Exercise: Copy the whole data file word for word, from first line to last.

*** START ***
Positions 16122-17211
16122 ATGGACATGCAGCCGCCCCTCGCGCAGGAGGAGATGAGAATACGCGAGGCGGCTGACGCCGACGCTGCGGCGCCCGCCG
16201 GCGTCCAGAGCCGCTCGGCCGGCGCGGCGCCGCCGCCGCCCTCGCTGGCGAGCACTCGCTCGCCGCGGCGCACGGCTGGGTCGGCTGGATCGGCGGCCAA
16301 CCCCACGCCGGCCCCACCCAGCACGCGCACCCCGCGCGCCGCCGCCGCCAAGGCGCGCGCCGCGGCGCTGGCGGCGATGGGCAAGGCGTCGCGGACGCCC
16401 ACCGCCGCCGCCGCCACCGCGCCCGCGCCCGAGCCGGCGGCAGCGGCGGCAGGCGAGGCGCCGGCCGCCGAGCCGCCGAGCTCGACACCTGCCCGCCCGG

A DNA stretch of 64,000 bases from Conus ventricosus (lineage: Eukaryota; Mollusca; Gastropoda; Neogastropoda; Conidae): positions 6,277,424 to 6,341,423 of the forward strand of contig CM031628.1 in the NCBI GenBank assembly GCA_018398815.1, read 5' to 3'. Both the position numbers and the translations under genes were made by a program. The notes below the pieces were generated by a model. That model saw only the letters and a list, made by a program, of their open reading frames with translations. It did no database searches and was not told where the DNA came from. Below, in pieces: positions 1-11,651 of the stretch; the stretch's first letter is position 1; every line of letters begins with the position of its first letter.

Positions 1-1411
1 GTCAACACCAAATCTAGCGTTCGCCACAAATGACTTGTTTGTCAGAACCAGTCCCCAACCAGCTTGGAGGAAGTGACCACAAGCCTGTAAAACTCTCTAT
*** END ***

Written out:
Positions 16122-17211
16122 ATGGACATGCAGCCGCCCCTCGCGCAGGAGGAGATGAGAATACGCGAGGCGGCTGACGCCGACGCTGCGGCGCCCGCCG
16201 GCGTCCAGAGCCGCTCGGCCGGCGCGGCGCCGCCGCCGCCCTCGCTGGCGAGCACTCGCTCGCCGCGGCGCACGGCTGGGTCGGCTGGATCGGCGGCCAA
16301 CCCCACGCCGGCCCCACCCAGCACGCGCACCCCGCGCGCCGCCGCCGCCAAGGCGCGCGCCGCGGCGCTGGCGGCGATGGGCAAGGCGTCGCGGACGCCC
16401 ACCGCCGCCGCCGCCACCGCGCCCGCGCCCGAGCCGGCGGCAGCGGCGGCAGGCGAGGCGCCGGCCGCCGAGCCGCCGAGCTCGACACCTGCCCGCCCGG

A DNA stretch of 64,000 bases from Conus ventricosus (lineage: Eukaryota; Mollusca; Gastropoda; Neogastropoda; Conidae): positions 6,277,424 to 6,341,423 of the forward strand of contig CM031628.1 in the NCBI GenBank assembly GCA_018398815.1, read 5' to 3'. Both the position numbers and the translations under genes were made by a program. The notes below the pieces were generated by a model. That model saw only the letters and a list, made by a program, of their open reading frames with translations. It did no database searches and was not told where the DNA came from. Below, in pieces: positions 1-11,651 of the stretch; the stretch's first letter is position 1; every line of letters begins with the position of its first letter.

Positions 1-1411
1 GTCAACACCAAATCTAGCGTTCGCCACAAATGACTTGTTTGTCAGAACCAGTCCCCAACCAGCTTGGAGGAAGTGACCACAAGCCTGTAAAACTCTCTAT